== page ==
This was published under the 2010 to 2015 Conservative and Liberal Democrat coalition government
The figures are revealed in a new DWP analysis released to mark International Older People’s Day (1 October).
Nearly a quarter of a million more people aged 65 and over have opted to stay in work since the default retirement age – a form of legal discrimination in the workplace – was abolished on 1 October 2011.
There are now 1,103,000 workers aged 65 and over in work compared to 874,000 in the quarter October to December 2011 – an increase of 229,000.
Having the choice to work longer can open up significant financial opportunities for individuals and their families. An average earner working a year longer has the potential to boost their pension pot by around £4,500, in addition to earning an extra year’s salary.
There are also gains for the wider economy. Research shows if everyone chose to work 1 year longer, gross domestic product could increase by 1% – the equivalent of £16 billion in 2013.
Pensions Minister Steve Webb said:
In years to come, we’ll look back at the kind of age discrimination that the default retirement age represented and wonder how it was ever allowed. Forcing people to retire at 65 might have made sense in 1925 but, in the 21st century it was nothing short of an outrage.
We have to wake up to the needs and expectations of today’s workforce – 30% of whom are now aged over 50 and 1 million over 65. These people have a massive role to play in our economy and society and many quite rightly want to carry on using the skills and knowledge they have honed over decades and also pass them on to younger colleagues.
We are now supporting older workers further by extending the right to request flexible working and providing new pension freedoms so they can combine pension income with earnings, and therefore plan a gradual retirement.
Ros Altmann, the government Business Champion for Older Workers, said:
Older people are a huge resource for society and the whole economy. Indeed they have the potential to revitalise growth as more of them are working longer and staying active than ever before. There are currently well over 1 million people working beyond age 65.
Encouraging and enabling more later life working offers a massive potential financial boost both for individuals and the economy, as well as a more satisfying lifestyle for older generations and their families. Particularly facilitating a phase of part-time working to ease people into full retirement can bring significant benefits but that means overcoming ageism and unfair negative stereotyping of older workers.
It is also important to destroy the myth that older workers somehow take the place of younger ones.
The evidence is clear that helping older workers stay in the workplace is not only good for their own finances but also helps create more jobs for younger people too. As older generations have extra income and spending power for the short and longer term, this can boost the outlook for the whole economy and workers of all ages.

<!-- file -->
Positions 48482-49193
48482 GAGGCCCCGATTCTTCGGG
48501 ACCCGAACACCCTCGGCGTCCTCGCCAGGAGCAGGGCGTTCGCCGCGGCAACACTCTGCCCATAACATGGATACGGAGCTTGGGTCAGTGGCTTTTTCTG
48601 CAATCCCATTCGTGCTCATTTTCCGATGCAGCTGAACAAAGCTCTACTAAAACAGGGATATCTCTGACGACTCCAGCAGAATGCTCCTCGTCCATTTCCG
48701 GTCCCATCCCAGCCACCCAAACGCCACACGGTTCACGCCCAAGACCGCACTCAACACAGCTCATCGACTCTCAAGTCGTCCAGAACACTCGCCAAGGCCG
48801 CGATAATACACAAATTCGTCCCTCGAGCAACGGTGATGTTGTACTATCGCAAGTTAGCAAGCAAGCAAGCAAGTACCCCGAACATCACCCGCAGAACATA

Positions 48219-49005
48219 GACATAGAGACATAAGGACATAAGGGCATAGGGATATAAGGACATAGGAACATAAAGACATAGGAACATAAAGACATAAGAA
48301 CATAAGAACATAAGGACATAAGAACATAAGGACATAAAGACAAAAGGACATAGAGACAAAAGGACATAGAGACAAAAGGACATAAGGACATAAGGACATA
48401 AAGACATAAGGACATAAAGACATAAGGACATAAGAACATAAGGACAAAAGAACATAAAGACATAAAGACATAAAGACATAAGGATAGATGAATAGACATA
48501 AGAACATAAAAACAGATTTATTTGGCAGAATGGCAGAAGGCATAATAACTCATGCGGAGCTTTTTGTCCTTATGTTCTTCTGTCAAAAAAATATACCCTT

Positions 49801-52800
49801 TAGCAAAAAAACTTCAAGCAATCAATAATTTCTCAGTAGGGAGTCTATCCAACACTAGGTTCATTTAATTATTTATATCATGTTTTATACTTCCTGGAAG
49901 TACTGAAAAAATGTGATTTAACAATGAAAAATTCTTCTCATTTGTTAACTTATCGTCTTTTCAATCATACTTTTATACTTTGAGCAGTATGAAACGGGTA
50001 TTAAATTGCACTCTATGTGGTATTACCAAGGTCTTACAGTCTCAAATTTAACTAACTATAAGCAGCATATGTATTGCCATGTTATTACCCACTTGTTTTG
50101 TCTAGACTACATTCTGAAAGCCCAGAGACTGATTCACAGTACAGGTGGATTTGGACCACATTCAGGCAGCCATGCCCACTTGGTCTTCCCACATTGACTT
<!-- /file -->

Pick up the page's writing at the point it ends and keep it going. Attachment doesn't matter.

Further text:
In October 2011 there were 526,000 men over 65 in work. There are now 643,000. And there are currently 460,000 women in work, compared to 348,000 in October 2011.
Many are driving an entrepreneurial boom helping boost the British economy, with over 400,000 people aged 65 plus now in self-employment according to Office for National Statistics data (April to June 2014).
Ewen MacLeod, director of A T Brown Coaches in Telford, Shropshire, employs 5 members of staff over the pension age. He said:
Our older workers are like gold-dust. Their experience and flexibility would be hard and costly to replace. At the same time we do also have a 16 year old apprentice mechanic who is shaping up well and is very keen.
It’s better for my business to keep our older workers, many working flexibly, than to recruit replacements. It’s all about long-term survival, even more so in the current climate.
Older workers facts
The latest Labour Force Survey data in September 2014 show that:
the employment rate for 65 plus has increased since October 2011 (when the default retirement age was fully phased out) from 8.6% in October to December 2011 to 10.1% May to July 2014 – a 1.5 percentage point increase
there were 1.1 million people aged 65 plus in employment in May to July 2014, an increase of 229,000 since October to December 2011
there are more 65 plus women in work than ever before, at 460,000 women
there are 9.1 million people aged 50 plus in work, 29.7% of all those in work aged 16 plus in the UK (30.6 million)
the south east has the highest employment rates for 65 plus at 12.5% (Annual Population Survey, April 2013 to March 2014)
rates in other regions and nations stand at:
east – 11.3%
east Midlands – 8.6%
London – 10.9%
north east – 6.2%
north west – 8.0%
Northern Ireland 8.9%
Scotland – 8.4%
south east – 12.5%
south west – 10.7%
Wales – 9.1%
West Midlands – 9.6%
Yorkshire and the Humber – 7.6%
the largest increase in 65 plus employment rates since April 2010 to March 2011 was in Northern Ireland (an increase of 2.9 percentage points)
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